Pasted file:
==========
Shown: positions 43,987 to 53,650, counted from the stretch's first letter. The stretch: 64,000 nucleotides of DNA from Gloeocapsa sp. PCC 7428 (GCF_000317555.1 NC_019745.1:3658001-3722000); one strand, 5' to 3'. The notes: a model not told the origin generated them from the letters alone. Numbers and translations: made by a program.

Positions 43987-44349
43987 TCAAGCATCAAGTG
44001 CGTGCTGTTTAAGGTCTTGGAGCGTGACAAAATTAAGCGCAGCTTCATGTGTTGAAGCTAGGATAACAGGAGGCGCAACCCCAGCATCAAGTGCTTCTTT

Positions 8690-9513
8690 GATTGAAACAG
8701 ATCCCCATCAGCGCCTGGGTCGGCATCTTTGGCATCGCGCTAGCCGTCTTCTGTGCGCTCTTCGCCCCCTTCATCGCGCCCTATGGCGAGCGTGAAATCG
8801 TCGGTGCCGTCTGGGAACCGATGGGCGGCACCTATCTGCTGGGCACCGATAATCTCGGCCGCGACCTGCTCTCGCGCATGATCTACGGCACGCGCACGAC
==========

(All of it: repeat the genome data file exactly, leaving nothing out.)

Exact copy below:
Shown: positions 43,987 to 53,650, counted from the stretch's first letter. The stretch: 64,000 nucleotides of DNA from Gloeocapsa sp. PCC 7428 (GCF_000317555.1 NC_019745.1:3658001-3722000); one strand, 5' to 3'. The notes: a model not told the origin generated them from the letters alone. Numbers and translations: made by a program.

Positions 43987-44349
43987 TCAAGCATCAAGTG
44001 CGTGCTGTTTAAGGTCTTGGAGCGTGACAAAATTAAGCGCAGCTTCATGTGTTGAAGCTAGGATAACAGGAGGCGCAACCCCAGCATCAAGTGCTTCTTT

Positions 8690-9513
8690 GATTGAAACAG
8701 ATCCCCATCAGCGCCTGGGTCGGCATCTTTGGCATCGCGCTAGCCGTCTTCTGTGCGCTCTTCGCCCCCTTCATCGCGCCCTATGGCGAGCGTGAAATCG
8801 TCGGTGCCGTCTGGGAACCGATGGGCGGCACCTATCTGCTGGGCACCGATAATCTCGGCCGCGACCTGCTCTCGCGCATGATCTACGGCACGCGCACGAC